Saint John’s The Backstays just released a new ode to labour with “No Hot Cargo.” The track will be included on the band’s new album Tributaries due out this spring.
Longshoremen, the port workers who load and unload ships, historically declare “hot cargo” to any shipment they refuse to load or move based on ethical grounds and solidarity.
The “no hot cargo” action in Saint John in July 1979, dubbed the single most “dramatic example of Canadian trade union solidarity” with workers in developing nations, was carried out by Saint John’s branch of International Longshoremen Association (Local 273) in collaboration with anti-nuclear and Argentine expatriate civil rights activists. The action shut down the port of Saint John to block the shipment of heavy water needed for a Canadian-made nuclear reactor (CANDU) to Argentina, when it was ruled by a military dictatorship.
In 1976, a military junta launched a coup to overthrow the democratically-elected Peron government in Argentina. It carried out widespread tortures and forced disappearance against tens of thousands of activists and political opponents. As a result of Saint John protest, future nuclear sales to Argentina were cancelled and the junta released 14 political prisoners.
In 2003, the Saint John Longshoremen (ILA Local 273) joined other Longshoremen to declared “hot cargo” to military shipments as a protest against the War on Iraq. Most recently in 2018, Saint John dock workers honoured the picket line made by peace activists protesting the shipment of Light-Armoured Vehicles (LAVs) to Saudi Arabia to be used in the war on Yemen.
Pete Johnston formed the band in 2018 and is a member of the NB Media Co-op’s editorial board. The NB Media Co-op’s Data Brainanta interviewed Johnston about the song and his influences.
Can you tell me more about The Backstays’ latest single “No Hot Cargo”, e.g. what inspired it and what is it trying to say?
Johnston: The words were inspired by the most recent protests in Saint John against Canada’s arms trade and the sale and shipment of Ontario-made combat vehicles called Light Armoured Vehicles or LAVs. In part, the song is sort of grappling with the ruthless sort of attacks on organized labour and other democratizing forces and institutions since the hot cargo strike in Saint John in 1979.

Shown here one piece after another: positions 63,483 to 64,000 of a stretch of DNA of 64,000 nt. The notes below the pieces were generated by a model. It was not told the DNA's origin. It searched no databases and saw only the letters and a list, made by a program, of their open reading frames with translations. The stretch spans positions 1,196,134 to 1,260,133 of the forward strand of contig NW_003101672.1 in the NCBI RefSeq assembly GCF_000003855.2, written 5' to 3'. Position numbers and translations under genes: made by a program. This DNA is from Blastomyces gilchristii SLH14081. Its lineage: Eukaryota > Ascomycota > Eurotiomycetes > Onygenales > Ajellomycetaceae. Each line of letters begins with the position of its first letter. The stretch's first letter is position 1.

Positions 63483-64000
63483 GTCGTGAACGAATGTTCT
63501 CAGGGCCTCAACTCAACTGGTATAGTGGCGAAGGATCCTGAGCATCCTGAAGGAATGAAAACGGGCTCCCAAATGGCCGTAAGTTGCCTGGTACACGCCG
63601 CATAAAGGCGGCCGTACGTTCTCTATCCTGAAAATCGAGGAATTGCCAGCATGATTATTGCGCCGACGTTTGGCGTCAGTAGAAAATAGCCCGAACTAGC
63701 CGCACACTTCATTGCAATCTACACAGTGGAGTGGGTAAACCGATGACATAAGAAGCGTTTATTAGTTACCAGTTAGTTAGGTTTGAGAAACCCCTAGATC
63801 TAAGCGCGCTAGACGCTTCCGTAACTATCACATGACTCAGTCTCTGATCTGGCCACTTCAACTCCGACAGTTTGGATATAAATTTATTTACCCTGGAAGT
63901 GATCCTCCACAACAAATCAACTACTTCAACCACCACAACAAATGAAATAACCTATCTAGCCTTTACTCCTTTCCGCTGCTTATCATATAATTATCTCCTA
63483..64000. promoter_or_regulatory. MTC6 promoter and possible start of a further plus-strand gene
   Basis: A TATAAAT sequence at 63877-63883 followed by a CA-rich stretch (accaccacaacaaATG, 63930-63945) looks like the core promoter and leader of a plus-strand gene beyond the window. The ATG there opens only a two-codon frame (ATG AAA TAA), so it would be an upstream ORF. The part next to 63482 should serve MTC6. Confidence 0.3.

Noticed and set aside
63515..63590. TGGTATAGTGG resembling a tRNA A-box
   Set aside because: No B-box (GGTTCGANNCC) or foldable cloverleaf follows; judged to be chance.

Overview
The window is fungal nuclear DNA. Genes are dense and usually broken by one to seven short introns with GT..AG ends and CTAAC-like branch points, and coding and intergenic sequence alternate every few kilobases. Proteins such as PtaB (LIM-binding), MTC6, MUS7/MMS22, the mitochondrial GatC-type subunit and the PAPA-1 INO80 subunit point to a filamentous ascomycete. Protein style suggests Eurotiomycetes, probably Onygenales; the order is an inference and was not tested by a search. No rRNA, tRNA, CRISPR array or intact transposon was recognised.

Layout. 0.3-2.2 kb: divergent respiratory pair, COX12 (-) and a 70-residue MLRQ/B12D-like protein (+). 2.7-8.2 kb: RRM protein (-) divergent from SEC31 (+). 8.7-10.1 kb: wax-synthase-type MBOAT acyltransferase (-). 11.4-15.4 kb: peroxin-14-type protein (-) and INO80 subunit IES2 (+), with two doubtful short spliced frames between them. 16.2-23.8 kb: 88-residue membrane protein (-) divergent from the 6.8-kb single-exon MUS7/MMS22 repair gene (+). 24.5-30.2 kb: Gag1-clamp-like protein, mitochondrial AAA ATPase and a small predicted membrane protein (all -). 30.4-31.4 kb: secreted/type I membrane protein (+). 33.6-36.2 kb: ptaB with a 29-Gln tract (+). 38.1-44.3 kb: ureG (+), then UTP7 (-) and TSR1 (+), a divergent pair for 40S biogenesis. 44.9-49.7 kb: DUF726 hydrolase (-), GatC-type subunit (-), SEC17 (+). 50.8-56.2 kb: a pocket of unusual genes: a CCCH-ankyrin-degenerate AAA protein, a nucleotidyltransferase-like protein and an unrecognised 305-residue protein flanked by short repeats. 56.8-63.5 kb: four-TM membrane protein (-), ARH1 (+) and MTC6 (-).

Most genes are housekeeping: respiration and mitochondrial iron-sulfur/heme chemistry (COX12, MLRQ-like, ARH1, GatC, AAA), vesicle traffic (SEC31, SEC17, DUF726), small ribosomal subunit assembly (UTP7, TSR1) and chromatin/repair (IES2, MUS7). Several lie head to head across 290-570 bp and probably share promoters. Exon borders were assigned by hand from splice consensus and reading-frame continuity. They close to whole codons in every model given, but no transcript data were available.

Can you also tell me more about The Backstays, e.g. the background story behind it and the music that influences it?
Johnston: So many varied influences and it changes all the time. We’re a local band. But even if in a small way, one thing I hope we are doing with this song is helping to remind Saint Johners who might be listening about their powerful history of collective action and demanding better for each other. We need that spirit now more than ever.
Your opinion of the local music scene?
Johnston: There isn’t one consistent sound in Saint John but there is a common thread. Everyone plays the music they love and offers something a little different to the city. The only issue we have is we lack a central venue. The scene is a bit splintered without one. It was before COVID-19.
What are you trying to create with your music?
Johnston: Stuff that excites us while we perform it. We don’t really limit what we do in the studio because that’s a big part of the fun of it, but we are sort of mindful of what we can and can’t replicate on stage.
What inspires you to make music?
Johnston: It is a release and an escape and you get those moments when you play with other people you feel like you transcend your neurotic mind or normal state of consciousness if that makes sense.
Who is your audience?
Johnston: Good question. Anti-fascist, anti-racist, anti-capitalist, pro-people, pro-democracy, pro-planet earth.
What specific local features that you like to bring to your music?
Johnston: I’m not really sure but it feels feudal doesn’t it? New Brunswick governments don’t really seem to care that much about people. They restrict or defund anything that helps people. Politicians are more interested in market abstractions and old ideas and lies to try to justify existing illegitimate hierarchies. They watch these few billionaires siphon all the wealth out and grant whatever egregious demands they have, no matter how harmful to the people or land for what? Some twisted sense of economic stability or protection in return? As if this is our only option. We need a Green New Deal in New Brunswick and the kind of wartime-esque state mobilization to get us out of this pandemic and out from under this horrendous, but fragile oligarchy.
Data Brainanta is a permaculturalist-in-training with an interest in politics.